Wagner's goal under Bakhmut is to exhaust Ukrainian forces, and to some extent, it worked
The goal of the Wagner Private Military Company (PMC) was not so much to capture Bakhmut as to exhaust the Ukrainian military. To some extent, this plan worked, as in eight months of fighting for the city, Ukraine lost some of the troops needed for the spring offensive.
Source: The Wall Street Journal
Details: The WSJ states that, despite significant losses, Wagner managed to achieve certain results under Bakhmut.
"With their policy of executing on the spot troopers who attempt to retreat or surrender, and a disregard for losses that is shocking for modern warfare, Wagner’s disposable penal battalions have emerged as a unique threat to Ukrainian defenders, advancing at the time when the regular Russian military remains largely stalled.
No military in a democratic society can keep sending wave after wave of soldiers to near-certain death to gain another few hundred yards. Even Russia’s regular armed forces, known for their high tolerance of casualties, shy away from dispatching troops on clearly suicidal missions. Yet it is precisely such an approach that has allowed Wagner to come to the verge of capturing Bakhmut, at a cost that Ukrainian and Western officials estimate at tens of thousands of Russian casualties." WSJ states.
The media reports that Ukraine has also suffered large casualties during the eight months of battling for Bakhmut, losing some of the troops that it needs to mount a spring offensive with new weapons supplied by the U.S. and allies.
At times, up to 18 human waves of Wagner troops have attacked a single trench here in a 24-hour period, said Sr. Lt. Petro Horbatenko, a battalion commander in the Third Storm Brigade, one of the Ukrainian units on the Bakhmut front.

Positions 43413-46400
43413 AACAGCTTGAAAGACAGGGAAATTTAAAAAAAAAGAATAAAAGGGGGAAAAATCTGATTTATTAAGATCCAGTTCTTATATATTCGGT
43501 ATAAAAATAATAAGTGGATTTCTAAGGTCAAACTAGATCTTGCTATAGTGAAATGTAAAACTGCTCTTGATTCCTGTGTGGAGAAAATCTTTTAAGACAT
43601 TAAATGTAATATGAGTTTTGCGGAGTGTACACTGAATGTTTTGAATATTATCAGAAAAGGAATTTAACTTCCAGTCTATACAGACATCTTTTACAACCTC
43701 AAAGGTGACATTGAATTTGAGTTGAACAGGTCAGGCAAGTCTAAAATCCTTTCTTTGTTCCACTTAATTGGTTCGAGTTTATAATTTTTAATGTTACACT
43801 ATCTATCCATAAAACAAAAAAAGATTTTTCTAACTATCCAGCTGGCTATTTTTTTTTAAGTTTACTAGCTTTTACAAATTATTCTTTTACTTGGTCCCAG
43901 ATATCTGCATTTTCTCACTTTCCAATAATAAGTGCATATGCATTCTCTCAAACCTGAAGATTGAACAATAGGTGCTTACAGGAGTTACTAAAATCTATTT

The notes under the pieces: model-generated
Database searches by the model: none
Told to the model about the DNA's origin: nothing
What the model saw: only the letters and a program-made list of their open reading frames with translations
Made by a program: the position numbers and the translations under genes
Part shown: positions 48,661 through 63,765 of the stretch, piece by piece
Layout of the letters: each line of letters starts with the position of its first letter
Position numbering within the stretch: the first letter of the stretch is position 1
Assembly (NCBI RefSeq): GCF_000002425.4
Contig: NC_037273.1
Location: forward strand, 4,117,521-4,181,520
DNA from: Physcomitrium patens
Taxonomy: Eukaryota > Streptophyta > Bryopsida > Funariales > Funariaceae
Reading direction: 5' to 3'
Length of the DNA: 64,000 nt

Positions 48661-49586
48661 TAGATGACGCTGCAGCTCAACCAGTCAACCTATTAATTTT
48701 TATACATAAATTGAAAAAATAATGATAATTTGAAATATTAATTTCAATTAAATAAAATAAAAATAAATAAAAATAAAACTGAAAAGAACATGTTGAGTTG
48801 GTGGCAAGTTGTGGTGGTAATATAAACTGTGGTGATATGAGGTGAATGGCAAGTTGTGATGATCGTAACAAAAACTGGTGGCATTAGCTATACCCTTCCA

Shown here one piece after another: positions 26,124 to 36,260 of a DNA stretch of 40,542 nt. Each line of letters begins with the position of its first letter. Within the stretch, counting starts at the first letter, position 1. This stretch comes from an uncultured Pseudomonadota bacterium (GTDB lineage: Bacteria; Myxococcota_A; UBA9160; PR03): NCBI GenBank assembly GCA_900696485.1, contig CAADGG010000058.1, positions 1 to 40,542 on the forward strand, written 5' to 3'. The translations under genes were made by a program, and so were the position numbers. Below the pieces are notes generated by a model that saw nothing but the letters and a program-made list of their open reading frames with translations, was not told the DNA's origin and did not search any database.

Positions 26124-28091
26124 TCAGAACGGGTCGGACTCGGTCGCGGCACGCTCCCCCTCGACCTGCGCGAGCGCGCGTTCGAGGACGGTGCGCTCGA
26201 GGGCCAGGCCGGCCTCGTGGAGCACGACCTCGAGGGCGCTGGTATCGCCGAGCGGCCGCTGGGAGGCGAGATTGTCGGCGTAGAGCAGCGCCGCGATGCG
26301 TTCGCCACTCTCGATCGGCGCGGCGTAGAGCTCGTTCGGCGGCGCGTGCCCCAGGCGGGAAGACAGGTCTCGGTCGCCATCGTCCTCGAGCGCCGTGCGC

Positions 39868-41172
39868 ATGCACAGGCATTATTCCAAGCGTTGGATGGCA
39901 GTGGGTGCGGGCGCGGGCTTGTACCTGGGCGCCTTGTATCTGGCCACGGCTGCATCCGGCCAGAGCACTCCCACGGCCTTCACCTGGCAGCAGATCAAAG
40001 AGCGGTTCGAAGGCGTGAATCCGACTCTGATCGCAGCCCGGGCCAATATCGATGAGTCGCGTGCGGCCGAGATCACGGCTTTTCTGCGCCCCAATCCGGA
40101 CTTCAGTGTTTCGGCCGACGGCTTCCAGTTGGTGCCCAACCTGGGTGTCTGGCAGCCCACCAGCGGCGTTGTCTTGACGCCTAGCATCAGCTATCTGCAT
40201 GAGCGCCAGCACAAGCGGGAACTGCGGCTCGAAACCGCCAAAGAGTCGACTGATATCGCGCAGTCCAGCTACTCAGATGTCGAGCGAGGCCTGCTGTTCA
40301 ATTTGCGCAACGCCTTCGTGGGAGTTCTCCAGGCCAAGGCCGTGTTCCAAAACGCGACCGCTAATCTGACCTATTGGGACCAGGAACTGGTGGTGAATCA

"A Wagner fighter doesn’t have an option to pull back. Their only chance of survival is to keep moving ahead," he said. "And this tactic works. It’s a zombie war…They are throwing cannon fodder at us, aiming to cause maximum damage. We obviously can’t respond the same way because we don’t have as much personnel and we are sensitive to losses," he said.
WSJ states that Wagner’s goal, Mr. Prigozhin has said, wasn’t so much to take Bakhmut but to grind down Ukraine’s military.
"To an extent, this plan worked: As Ukraine poured some of its best brigades in to defend the city in recent months, even a lopsided casualty ratio in the Ukrainian favour ultimately worked to Moscow’s advantage given Russia’s larger population — and the fact that Russia was trading ill-trained prisoners for the lives of Ukrainian troops," WSJ notes.
WSJ thinks that such losses in the Bakhmut area are threatening Kyiv’s ability to mount a strategic counteroffensive once the current mud season ends in the spring and unpaved roads become passable again.
"The war is won not by the party that gains territory, but by the party that destroys the armed forces of the adversary. Here, we are using up too much of the offensive potential that we’ll need for a breakthrough once Ukraine’s black earth dries up," Sr. Lt. Horbatenko, the Third Storm Brigade battalion commander, said.
Background: Yevgeny Prigozhin, Head of the Wagner Private Military Company (PMC), is confident that the retreat of his troops from the city of Bakhmut will collapse the entire front, and then Russia will blame the mercenaries for the defeat in the war.
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